John von Neumann

Coincidence is God’s way of remaining anonymous.
Albert Einstein

John Louis von Neumann (1903-1957)
John Louis von Neumann (1903-1957)

The famous mathematician John Louis von Neumann (1903-1957) was born in a prosperous Jewish family in Budapest, Austro-Hungarian Empire, as János Lajos Neumann. A child-prodigy, János received his Ph.D. in mathematics from Pázmány Péter University in Budapest at the age of 22, simultaneously earning a diploma in chemical engineering from ETH Zurich in Switzerland. Between 1926 and 1930, he taught as a Privatdozent at the University of Berlin, the youngest in its history. By age 25, he had already published a dozen of major papers.

John von Neumann emigrated to the United States just in time to escape from nazists—in 1930, where he was invited to Princeton University, and, subsequently, was one of the first four people selected for the faculty of the Institute for Advanced Study (two of the others being Albert Einstein and Kurt Gödel!), where he remained a mathematics professor from its formation in 1933 until his death.

Von Neumann was an important figure in computer science. The use of memory in digital computers to store both sequences of instructions and data was a breakthrough to which von Neumann made major contributions.

In June 1945, while consulting for the Moore School of Electrical Engineering on the EDVAC project, von Neumann wrote an incomplete set of notes, titled the First Draft of a Report on the EDVAC. This widely distributed paper laid the foundations of a computer architecture in which the data and the program are both stored in the computer’s memory in the same address space, which will be described later as von Neumann Architecture (see the lower drawing). This architecture became the de facto standard for a long time and is still used today (until technology enabled more advanced architectures).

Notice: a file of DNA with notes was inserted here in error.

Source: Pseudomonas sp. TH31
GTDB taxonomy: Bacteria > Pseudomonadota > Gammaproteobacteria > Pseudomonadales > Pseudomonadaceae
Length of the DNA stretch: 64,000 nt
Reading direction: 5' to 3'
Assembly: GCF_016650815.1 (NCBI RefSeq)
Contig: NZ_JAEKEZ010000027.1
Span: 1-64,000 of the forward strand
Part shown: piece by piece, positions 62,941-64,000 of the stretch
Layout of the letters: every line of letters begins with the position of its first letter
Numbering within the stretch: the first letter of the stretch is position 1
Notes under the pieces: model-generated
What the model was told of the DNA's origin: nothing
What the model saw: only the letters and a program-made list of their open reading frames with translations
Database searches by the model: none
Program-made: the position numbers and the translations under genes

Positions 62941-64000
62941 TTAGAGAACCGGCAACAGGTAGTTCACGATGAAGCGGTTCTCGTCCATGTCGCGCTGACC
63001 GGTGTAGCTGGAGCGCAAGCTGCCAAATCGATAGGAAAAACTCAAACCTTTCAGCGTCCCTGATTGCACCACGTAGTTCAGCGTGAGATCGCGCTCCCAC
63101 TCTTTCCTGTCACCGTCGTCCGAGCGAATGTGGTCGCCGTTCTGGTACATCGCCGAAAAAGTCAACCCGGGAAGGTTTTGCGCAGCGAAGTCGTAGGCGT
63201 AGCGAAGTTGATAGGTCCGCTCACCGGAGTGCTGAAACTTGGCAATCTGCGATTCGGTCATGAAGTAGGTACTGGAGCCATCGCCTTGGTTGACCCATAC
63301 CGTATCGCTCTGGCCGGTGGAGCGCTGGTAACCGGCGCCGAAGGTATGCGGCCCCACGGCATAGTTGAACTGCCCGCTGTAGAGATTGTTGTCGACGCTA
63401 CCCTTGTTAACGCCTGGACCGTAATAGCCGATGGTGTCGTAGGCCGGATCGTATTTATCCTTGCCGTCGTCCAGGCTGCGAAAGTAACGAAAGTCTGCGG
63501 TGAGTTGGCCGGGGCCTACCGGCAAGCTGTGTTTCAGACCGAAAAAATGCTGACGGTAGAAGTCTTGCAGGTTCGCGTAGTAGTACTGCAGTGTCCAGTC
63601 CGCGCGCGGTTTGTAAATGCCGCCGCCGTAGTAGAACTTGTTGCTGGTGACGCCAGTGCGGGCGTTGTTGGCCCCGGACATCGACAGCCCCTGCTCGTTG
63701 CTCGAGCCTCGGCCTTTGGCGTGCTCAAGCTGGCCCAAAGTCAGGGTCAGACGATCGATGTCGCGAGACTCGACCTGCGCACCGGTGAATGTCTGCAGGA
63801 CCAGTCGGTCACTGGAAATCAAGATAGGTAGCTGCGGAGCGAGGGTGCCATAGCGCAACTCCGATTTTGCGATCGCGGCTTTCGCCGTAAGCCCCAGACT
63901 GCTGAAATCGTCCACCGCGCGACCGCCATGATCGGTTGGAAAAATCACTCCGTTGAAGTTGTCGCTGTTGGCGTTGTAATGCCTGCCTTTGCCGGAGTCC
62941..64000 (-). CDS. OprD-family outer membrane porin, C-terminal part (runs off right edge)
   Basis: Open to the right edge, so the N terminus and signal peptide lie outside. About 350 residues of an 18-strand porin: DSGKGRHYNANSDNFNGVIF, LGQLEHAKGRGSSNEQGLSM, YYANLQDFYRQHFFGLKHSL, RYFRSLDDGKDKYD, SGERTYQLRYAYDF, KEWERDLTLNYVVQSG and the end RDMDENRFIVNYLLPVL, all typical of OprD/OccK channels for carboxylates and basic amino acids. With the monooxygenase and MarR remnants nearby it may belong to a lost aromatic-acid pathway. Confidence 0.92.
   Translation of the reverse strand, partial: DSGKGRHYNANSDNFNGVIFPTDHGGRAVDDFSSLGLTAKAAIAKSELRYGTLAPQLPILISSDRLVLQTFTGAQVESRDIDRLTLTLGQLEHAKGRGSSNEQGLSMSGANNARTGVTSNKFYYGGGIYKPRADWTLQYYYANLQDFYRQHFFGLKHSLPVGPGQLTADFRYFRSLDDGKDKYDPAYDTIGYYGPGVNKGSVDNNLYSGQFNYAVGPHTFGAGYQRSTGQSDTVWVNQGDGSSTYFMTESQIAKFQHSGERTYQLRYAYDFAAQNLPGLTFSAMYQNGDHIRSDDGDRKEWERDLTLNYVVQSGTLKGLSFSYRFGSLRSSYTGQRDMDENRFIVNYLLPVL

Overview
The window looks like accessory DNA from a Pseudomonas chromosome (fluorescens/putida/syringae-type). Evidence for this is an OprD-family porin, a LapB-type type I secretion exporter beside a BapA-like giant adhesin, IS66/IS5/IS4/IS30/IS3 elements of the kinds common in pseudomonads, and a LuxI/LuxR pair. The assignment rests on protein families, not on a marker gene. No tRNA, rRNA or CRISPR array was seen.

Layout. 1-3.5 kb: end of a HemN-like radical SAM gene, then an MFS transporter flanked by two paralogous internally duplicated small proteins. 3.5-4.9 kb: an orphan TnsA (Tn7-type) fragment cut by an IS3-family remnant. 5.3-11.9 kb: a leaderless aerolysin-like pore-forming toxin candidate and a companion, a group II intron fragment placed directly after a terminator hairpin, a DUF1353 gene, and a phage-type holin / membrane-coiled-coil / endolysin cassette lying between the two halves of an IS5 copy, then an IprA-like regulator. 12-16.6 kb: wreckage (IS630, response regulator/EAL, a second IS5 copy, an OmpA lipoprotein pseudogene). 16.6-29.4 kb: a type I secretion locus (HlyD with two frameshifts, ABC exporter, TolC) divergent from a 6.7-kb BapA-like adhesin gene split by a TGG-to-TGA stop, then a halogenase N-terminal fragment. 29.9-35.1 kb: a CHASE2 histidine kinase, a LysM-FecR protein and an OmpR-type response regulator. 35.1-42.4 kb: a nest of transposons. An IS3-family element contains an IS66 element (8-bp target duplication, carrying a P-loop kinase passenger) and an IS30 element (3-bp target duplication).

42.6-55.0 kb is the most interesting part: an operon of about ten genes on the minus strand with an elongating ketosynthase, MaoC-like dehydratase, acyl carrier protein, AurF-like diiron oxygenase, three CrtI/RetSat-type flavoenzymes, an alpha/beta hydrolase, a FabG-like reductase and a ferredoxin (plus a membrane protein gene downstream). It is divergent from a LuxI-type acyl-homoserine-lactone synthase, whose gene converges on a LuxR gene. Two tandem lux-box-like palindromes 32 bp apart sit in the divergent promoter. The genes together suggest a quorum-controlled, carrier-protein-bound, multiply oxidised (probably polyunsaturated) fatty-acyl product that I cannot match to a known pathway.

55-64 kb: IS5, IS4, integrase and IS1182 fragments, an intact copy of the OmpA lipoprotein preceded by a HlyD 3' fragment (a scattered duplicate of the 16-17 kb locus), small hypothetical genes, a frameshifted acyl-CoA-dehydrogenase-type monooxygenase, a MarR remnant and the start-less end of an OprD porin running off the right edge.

A drawing of von Neumann Architecture
A drawing of von Neumann Architecture

John von Neumann also created the field of cellular automata without the aid of computers, constructing the first self-replicating automata with pencil and graph paper. The concept of a universal constructor was fleshed out in his posthumous work Theory of Self-Reproducing Automata. Von Neumann proved that the most effective way of performing large-scale mining operations such as mining an entire planet or asteroid belt would be by using self-replicating machines, taking advantage of their exponential growth.

John von Neumann is credited with at least one contribution to the study of algorithms. The renowned computer scientist Donald Knuth cites von Neumann as the inventor (in 1945), of the merge sort algorithm, in which the first and second halves of an array are each sorted recursively and then merged together. His algorithm for simulating a fair coin with a biased coin is used in the software whitening stage of some hardware random number generators.

In 1956 von Neumann wrote a (posthumously published) book The Computer and the Brain, in which he discusses how the brain can be viewed as a computing machine. The book is speculative in nature, but discusses several important differences between brains and computers of his day (such as processing speed and parallelism), as well as suggests directions for future research. Memory is one of the central themes in this book.